Oil settled higher on Tuesday, finding support from expectations for a second weekly decline in U.S. crude supplies.
Prices scored a partial rebound from the sharp decline in oil seen a day earlier, when the rise of COVID-19 cases and potential for renewed activity restrictions in Europe fed a global equity selloff reported MarketWatch.
Tuesday’s oil-price rise was modest. Energy traders struggled “to assess the uncertainty with U.S. production as we approach the last two months of hurricane season [and] how bad the demand outlook will get following the winter wave of the coronavirus,” as Libyan oil production slowly bounces back, said Edward Moya, senior market analyst at Oanda.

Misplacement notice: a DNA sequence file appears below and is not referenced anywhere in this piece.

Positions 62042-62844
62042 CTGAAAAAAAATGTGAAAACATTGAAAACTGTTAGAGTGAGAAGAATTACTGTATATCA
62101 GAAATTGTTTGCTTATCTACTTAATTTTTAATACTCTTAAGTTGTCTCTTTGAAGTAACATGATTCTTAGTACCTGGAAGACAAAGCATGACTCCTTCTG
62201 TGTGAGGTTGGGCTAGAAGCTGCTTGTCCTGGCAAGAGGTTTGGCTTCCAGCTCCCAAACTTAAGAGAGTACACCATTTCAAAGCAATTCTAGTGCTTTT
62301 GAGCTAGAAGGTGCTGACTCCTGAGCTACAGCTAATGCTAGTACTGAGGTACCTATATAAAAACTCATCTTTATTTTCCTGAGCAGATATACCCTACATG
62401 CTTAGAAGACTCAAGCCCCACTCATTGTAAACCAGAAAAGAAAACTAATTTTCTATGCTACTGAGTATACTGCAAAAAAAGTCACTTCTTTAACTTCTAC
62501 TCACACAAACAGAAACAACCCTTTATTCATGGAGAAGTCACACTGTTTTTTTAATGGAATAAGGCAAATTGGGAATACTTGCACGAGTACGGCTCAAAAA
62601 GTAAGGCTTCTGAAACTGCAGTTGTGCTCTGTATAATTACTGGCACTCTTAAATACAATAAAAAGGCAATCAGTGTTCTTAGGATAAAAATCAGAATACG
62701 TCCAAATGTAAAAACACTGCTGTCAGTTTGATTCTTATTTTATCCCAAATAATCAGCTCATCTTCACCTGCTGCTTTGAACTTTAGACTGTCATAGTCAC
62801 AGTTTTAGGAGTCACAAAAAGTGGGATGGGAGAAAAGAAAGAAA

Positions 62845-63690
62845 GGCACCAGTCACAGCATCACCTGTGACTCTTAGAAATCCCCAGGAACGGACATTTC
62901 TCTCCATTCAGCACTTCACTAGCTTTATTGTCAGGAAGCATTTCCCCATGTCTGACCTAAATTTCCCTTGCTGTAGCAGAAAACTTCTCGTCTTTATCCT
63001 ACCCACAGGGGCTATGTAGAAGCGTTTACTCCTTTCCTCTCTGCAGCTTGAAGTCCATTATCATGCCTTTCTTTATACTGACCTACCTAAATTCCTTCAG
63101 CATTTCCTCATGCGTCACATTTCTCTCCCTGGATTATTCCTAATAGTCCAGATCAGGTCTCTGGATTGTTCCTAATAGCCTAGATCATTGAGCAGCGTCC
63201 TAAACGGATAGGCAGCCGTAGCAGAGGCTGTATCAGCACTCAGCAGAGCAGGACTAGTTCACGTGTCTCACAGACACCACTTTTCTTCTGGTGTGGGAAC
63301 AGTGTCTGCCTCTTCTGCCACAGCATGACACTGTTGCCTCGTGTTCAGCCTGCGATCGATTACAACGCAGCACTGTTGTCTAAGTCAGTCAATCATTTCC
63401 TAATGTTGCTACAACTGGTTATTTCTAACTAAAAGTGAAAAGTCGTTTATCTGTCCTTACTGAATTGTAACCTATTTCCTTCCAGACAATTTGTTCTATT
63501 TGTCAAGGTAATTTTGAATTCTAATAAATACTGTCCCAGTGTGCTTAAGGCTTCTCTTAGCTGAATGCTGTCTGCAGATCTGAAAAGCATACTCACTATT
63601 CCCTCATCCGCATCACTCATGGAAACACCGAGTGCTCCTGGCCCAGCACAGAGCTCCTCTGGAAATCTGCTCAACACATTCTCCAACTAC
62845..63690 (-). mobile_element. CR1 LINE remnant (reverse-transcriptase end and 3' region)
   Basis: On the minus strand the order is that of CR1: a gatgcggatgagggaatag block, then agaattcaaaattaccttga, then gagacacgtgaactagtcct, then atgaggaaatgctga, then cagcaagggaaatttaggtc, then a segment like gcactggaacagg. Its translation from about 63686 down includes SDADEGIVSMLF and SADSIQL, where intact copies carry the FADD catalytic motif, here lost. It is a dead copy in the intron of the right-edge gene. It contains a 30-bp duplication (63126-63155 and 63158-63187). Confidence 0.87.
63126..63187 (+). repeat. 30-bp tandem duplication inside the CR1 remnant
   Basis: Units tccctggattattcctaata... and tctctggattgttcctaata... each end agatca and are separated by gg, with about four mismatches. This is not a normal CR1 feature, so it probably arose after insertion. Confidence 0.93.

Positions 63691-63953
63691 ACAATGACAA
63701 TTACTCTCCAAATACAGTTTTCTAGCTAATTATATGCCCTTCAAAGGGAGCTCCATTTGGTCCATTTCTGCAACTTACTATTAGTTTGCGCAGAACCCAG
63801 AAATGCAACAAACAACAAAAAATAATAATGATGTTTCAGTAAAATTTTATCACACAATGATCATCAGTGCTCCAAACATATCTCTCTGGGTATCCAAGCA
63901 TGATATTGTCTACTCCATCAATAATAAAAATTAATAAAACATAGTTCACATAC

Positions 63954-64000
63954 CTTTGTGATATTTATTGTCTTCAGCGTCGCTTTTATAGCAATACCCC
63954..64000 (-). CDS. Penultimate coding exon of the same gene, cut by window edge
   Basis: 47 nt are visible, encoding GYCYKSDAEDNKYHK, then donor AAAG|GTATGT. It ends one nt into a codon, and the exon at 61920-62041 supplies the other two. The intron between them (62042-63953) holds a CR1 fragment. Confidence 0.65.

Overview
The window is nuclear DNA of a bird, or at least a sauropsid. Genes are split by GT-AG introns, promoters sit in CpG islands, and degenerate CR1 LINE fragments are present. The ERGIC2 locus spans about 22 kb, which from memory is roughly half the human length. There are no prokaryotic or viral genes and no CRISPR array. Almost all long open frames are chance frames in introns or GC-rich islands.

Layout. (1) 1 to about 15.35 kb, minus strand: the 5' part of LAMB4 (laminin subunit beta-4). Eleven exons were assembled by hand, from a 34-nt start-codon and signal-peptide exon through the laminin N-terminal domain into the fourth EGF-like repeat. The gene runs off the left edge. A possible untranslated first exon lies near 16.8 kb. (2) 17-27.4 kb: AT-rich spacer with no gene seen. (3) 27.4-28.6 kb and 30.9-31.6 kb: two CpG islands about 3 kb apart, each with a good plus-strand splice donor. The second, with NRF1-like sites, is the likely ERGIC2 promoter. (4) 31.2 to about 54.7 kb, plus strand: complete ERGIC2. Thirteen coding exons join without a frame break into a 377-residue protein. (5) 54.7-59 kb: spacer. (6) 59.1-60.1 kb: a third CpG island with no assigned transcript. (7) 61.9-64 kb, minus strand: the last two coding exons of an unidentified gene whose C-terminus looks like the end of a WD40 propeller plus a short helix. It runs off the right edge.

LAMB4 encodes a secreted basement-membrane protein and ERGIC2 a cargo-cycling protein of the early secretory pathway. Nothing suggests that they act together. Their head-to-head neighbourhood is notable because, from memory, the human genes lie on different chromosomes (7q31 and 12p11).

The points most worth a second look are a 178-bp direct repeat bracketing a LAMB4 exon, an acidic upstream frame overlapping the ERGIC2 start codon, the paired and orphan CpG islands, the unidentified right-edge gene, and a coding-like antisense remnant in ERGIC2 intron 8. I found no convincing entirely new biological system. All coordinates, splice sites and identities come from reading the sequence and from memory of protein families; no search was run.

West Texas Intermediate crude for October delivery on the New York Mercantile Exchange edged up by 29 cents, or 0.7%, to settle at $39.60 a barrel after a decline of 4.3% on Monday. The contract expired at the day’s settlement. The November WTI contract , which is now the front month, settled at $39.80, up 26 cents, or 0.7%.
Global benchmark November Brent crude, meanwhile, rose 28 cents, or 0.7%, at $41.72 a barrel on ICE Futures Europe.